Summary: A school bus driver injured his back while pulling open a chain-link gate. He felt a pop in his back and severe pain radiating into his legs. He had two spinal surgeries, and his surgeon recommended a third. At about the same time, the employer scheduled an independent medical examination. This delayed the surgery because the surgeon would not schedule the surgery while the IME was pending.

The driver filed a workers’ compensation claim for the third surgery, and the employer’s doctor ultimately agreed that a third surgery was appropriate. The Alaska Supreme Court held that the driver was entitled to attorney’s fees because the employer resisted furnishing medical care by unreasonably delaying the third surgery.

The driver asserted that the employer delayed his surgery because it “had ample information” about the compensability of the surgery before the IME. The employer argued that it was merely exercising a statutory right to an IME and it rescheduled the IME at the driver’s request.

The court pointed out that the employer authorized the third surgery when it was required to answer the driver’s claim. The court pointed out that an employer’s acquiescence to a claim before a hearing does not prevent a finding that the employer resisted providing the benefit.

The court explained that the IME was not directed at an opinion about the surgery itself. Instead, the adjustor listed nine treatment options and asked for an opinion about the reasonable necessity of all treatments.

The court found that this broad request was not reasonable because the driver and his surgeon, after trying conservative care, had decided that surgical treatment was the best option for addressing his condition.

The court pointed out that the employer had adequate information about the reasonable necessity of the surgery well before the surgery was authorized. The information the employer sought from the IME was not reasonably related to the narrow question of the compensability of and the need for the requested surgery.

Original Source

Contact Neil O'Toole and John Sbarbaro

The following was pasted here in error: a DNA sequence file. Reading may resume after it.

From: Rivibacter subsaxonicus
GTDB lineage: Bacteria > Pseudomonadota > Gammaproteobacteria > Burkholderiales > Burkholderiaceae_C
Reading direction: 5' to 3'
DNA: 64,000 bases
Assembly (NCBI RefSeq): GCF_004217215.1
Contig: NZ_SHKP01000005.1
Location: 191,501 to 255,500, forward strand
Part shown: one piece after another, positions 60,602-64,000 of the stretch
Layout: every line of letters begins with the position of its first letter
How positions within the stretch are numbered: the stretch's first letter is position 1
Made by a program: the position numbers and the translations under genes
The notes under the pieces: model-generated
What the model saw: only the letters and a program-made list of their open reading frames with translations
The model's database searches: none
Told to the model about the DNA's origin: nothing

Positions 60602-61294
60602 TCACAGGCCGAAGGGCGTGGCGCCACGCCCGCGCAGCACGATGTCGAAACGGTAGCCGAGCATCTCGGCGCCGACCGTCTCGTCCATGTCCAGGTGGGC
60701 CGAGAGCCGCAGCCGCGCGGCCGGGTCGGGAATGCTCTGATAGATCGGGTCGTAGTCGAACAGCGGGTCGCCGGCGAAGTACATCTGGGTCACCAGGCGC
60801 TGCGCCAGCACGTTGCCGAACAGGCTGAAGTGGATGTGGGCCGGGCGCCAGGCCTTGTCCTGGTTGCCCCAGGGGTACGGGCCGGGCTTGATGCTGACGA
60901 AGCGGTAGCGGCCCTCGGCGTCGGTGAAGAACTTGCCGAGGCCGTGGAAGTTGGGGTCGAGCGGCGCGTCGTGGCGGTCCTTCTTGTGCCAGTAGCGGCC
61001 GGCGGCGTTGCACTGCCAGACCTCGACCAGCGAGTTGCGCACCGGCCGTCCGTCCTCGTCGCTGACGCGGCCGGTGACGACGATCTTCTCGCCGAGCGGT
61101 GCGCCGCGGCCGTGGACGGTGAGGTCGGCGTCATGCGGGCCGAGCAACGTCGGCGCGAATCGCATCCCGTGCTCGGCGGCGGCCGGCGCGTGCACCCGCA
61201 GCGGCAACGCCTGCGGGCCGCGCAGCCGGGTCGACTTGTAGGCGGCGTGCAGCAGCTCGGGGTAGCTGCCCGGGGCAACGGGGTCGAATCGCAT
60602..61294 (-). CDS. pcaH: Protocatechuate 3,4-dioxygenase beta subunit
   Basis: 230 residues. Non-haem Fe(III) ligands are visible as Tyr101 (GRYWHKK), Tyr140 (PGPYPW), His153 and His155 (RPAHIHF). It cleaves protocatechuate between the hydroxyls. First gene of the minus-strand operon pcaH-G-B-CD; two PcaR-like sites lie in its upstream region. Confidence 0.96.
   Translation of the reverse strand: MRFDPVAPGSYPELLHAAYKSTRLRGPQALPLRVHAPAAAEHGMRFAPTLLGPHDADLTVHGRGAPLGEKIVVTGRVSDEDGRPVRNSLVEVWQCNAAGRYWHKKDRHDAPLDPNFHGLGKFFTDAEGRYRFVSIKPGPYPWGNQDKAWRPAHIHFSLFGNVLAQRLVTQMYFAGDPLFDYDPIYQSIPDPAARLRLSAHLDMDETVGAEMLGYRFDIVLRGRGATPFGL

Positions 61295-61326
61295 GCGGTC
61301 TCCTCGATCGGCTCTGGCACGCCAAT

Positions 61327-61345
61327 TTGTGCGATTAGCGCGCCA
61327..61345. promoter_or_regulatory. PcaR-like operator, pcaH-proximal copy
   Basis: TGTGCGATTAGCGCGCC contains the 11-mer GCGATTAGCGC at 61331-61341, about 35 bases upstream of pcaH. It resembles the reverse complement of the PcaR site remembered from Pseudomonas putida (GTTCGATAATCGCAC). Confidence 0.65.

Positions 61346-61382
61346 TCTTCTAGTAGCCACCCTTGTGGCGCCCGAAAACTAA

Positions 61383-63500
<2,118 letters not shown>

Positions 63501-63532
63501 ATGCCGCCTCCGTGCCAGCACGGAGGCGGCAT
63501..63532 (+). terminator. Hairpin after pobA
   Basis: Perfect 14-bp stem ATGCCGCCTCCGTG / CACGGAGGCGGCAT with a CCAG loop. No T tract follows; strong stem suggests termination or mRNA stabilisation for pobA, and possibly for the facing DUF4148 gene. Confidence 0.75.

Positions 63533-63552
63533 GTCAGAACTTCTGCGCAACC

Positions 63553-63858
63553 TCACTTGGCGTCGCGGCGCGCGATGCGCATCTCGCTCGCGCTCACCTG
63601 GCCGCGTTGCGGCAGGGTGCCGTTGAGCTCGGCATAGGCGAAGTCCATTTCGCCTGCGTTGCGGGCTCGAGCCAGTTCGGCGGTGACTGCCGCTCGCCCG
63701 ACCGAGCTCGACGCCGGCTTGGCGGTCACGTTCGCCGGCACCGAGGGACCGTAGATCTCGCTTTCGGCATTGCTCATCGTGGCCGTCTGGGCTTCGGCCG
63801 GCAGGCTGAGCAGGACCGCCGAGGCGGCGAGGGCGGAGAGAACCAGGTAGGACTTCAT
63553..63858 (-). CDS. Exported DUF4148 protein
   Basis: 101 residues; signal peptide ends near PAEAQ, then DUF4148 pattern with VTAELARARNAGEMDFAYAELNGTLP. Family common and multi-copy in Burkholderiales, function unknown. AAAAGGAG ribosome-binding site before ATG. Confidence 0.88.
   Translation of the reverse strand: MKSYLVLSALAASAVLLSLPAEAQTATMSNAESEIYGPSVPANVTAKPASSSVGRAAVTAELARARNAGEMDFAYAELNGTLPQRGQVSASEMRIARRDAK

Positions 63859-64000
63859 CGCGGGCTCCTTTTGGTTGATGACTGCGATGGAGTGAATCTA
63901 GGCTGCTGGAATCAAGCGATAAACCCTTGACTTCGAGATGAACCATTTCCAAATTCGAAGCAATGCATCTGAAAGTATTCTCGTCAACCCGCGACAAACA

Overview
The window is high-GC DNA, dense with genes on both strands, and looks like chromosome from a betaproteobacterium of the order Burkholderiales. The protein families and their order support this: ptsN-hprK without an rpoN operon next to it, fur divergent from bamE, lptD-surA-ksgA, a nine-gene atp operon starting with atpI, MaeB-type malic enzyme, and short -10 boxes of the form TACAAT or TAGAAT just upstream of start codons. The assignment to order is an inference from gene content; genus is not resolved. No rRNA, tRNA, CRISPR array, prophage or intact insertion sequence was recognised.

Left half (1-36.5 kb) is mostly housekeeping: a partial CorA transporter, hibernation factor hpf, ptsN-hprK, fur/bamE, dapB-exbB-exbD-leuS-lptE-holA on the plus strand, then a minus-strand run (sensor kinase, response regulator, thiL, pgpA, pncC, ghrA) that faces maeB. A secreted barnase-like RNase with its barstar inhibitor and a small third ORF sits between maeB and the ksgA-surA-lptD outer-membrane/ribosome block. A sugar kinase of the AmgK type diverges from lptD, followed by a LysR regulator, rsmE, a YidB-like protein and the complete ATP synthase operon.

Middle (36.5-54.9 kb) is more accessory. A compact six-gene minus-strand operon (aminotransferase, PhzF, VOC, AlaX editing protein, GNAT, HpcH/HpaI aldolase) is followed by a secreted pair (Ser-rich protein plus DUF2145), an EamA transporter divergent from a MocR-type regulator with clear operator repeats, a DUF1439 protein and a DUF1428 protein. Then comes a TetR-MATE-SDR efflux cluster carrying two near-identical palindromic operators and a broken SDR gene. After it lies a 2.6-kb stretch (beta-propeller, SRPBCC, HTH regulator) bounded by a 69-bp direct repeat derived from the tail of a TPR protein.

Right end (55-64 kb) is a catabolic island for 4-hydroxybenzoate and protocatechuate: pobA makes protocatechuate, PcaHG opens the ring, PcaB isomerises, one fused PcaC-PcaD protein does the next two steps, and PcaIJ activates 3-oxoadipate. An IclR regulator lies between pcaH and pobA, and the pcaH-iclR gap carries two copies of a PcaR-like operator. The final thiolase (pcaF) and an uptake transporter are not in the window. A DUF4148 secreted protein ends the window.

Phone: 303-595-4777
Located in the Denver Metro area.
226 West 12th Avenue Denver, Colorado 80204

Disclaimer 

Any content of this blog is intended for informational purposes only.It is not intended to solicit business, provide legal advice from The Law Office of O'Toole & Sbarbaro, P.C. and does not serve as a medium for an attorney-client relationship. Therefore, The Law Office of O'Toole & Sbarbaro, P.C. is not responsible for the information on this blog which may not apply to every reader. Always seek professional counsel if you have any legal matters. Contents within the blog of The Law Office of O'Toole & Sbarbaro, P.C., logos and other related media are protected by the copyright laws of the United States and other jurisdictions.


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Wednesday, December 7, 2016

Crossfit Related Workers' Comp

Maley v. Borough of Penbrook, 31 PAWCLR 191 (Pa. W.C.A.B. 2016)

Ruling: The Pennsylvania Workers’ Compensation Appeals Board reversed the workers’ compensation judge’s finding that a police officer was in the course and scope of his employment when he was injured while performing box jumps at a CrossFit gym.

What it means: In Pennsylvania, where a police officer is not required by either the employer or the SWAT team to join a CrossFit gym or perform box jumps as a part of any physical fitness test, his injuries sustained while performing this activity do not fall within the course of his employment.

Summary: The board reversed the WCJ’s finding that a police officer was in the course and scope of his employment when he was injured while performing box jumps at a CrossFit gym.

The employer had a wellness and fitness policy, which recommended that the officers stay physically fit so they can perform their duties in a safe and healthy manner. Because the employer did not have a workout room, the officer joined a CrossFit gym.

He also was a SWAT team member for the county. His participation in the SWAT team was not required by the employer. In denying benefits, the board noted that the officer’s participation in the employer’s physical fitness program was completely voluntary.

The employer did not mandate that the officer undergo any physical fitness tests, and choosing not to participate in the testing would not result in disciplinary action.

Also, although the officer’s involvement with the SWAT team required him to undergo periodic fitness testing, his participation in that program was not a mandatory part of his employment.

In addition, the officer was not required by either the employer or the SWAT team to join a CrossFit gym or perform box jumps as a part of any physical fitness test.